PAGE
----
The energy company and the supermarket.
    Just Sayin.’

  5. I have caught myself feeling & acting like these poisonous people and it isn’t fun. I never had issues with jealousy or envy until it came to sales and would like to see an article on getting rid of these unwanted emotions that are holding me back!
    Success always seems so easy for others!

    1. Thanks! Excellent advice! And just what I needed today!
      To be honest with you I have learned it is best to admit to my friends that I am terribly happy for them but oh so jealous and that seems to help….trying to hold it in or control it just seemed to feed the monster!
      Thanks Roopa! And yes…I use it to inspire me to try new things and keep searching!just keep moving forward!!!

    2. Gwen, the fact that you are honest and brave enough to admit and recognize that you have these feelings is a great start. You are being true to yourself. You are not alone having such feelings because you are still trying hard to make a place for yourself. The only positive way to deal with these consuming negative emotions is to produce MORE CREATIVE ART and get busy doing it. Like the song goes “When the going gets tough, the tough get going”. Your success will definately come sooner than you think, and when it does, remember not to rub it in on those who are struggling to make a place for themselves. Help them soar if you can and promote them every chance you get. Be the “wind beneath their wing”.

  6. Thanks for sharing this Alyson. I think we usually know this to be true but forget and get caught in the downward spiral at shows, forums, marketing groups…. I find getting more with honey is very true.

  7. Saying that it is a “bad economy” is an easy out phrase for anyone to explain why they aren’t selling. Cultivate friendships outside your circle; successful non art venue business owners. There are amazing, creative folks in all types of markets.
    Join your Chamber of Commerce to meet them. One of the most rewarded, upbeat biz owners in my area sells ice cream on the corner.

    1. Alyson Stanfield

      Paula: “Bad economy” is an excuse I hear from many artists. It translates as “it’s okay if I don’t do any marketing.”

  8. This is a wonderful post. I was divorced over this subject. I was in partnership with my ex in a photography studio. When I started getting more clients and referrals, he locked my out of the studio and sold my cameras! It took a while for me to realize that he did me the greatest favor ever!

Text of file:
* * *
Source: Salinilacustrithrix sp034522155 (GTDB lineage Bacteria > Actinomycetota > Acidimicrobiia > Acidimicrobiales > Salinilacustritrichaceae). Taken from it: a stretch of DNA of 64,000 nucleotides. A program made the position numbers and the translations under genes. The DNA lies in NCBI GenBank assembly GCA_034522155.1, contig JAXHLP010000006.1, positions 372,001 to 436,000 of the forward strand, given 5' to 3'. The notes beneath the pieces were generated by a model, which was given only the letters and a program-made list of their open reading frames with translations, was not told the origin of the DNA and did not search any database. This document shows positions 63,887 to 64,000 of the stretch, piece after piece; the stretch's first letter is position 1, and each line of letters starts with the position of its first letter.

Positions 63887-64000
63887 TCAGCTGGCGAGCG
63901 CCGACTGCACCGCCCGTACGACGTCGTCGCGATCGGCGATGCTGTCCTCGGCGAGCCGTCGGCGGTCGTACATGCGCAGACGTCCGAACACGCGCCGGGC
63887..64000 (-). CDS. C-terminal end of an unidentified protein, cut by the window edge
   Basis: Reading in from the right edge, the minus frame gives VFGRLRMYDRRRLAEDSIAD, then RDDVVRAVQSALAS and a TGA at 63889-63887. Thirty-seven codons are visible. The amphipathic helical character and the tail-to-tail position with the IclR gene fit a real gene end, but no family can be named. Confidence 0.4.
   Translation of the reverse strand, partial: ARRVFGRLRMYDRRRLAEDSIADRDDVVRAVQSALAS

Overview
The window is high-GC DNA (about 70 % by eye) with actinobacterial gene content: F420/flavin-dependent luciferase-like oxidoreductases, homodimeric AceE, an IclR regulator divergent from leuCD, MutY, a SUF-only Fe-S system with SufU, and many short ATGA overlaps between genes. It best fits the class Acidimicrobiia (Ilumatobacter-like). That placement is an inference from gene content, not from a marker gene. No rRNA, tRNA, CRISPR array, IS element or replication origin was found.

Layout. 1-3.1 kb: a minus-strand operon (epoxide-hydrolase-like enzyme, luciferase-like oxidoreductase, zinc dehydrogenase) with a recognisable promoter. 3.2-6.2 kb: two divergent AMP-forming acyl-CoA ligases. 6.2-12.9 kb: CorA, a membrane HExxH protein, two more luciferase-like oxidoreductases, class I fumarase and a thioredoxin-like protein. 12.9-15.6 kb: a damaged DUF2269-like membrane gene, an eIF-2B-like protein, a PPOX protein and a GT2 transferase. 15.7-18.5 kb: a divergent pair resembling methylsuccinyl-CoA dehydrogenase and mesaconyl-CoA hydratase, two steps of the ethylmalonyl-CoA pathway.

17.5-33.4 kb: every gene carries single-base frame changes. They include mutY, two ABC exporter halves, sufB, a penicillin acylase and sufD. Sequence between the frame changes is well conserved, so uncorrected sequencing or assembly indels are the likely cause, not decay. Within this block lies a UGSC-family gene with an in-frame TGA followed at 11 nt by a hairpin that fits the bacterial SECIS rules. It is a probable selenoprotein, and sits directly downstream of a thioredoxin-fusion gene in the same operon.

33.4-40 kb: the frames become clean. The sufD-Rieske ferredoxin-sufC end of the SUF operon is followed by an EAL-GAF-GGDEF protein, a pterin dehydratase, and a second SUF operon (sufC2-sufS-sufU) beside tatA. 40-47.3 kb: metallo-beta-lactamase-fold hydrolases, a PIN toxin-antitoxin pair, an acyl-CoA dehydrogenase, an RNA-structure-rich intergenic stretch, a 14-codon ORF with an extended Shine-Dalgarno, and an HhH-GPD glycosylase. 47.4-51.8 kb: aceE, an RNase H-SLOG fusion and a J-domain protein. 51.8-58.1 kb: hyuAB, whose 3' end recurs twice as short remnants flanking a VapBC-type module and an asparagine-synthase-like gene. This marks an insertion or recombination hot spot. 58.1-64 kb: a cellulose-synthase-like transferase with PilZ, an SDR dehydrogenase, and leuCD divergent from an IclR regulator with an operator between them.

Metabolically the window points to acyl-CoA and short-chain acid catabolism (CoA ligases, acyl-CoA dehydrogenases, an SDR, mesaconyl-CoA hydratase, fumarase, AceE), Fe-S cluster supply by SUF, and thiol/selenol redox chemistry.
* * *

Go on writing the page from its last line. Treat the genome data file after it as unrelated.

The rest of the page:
1. Alyson Stanfield

      Barbara: Yipes! Good riddance!
      Another client sent me this email:
      Boy timing is everything. This morning your topic was toxic relationships. And moving on from them. You have no idea that That is exactly what I have had to do. However, it is not breaking relationship with other artists, but rather with my spouse. There were problems in the relationship before but when I found my art and my passion again, evidently it became threatening to my husband. He never quite got me anyway, as he is very left brained. It appears that my free spirited mind that had been boxed up for decades was something he could not understand or worse control. Through my art and the incredible support of the art community that I avoided for so long, I have my voice back and won’t be silenced again. It does not fit with his outdated understanding of me. So we are going to have a trial separation as we do not want to just end it and rip apart our lives. Slow unraveling will take place now that he realizes this is no passing fancy. I must find out who I am and how to stand on my own two feet. So your article was really very timely for me. I’m still a work in progress, and now will have more time to Be in the studio where I want to be. (Still hate the marketing aspect,) but I have made some incredible friends who are rallying around me, now sending commissions to me, and most of all emotional support. I am humbled by the response from them. And I have not met any of them in person. You’re pushing me outside my comfort zone at the seminar last year was the catalyst to realizing who I am and I think you have seen me progress. Again, thank you Alyson. You touch more lives in many ways that you aren’t even aware of.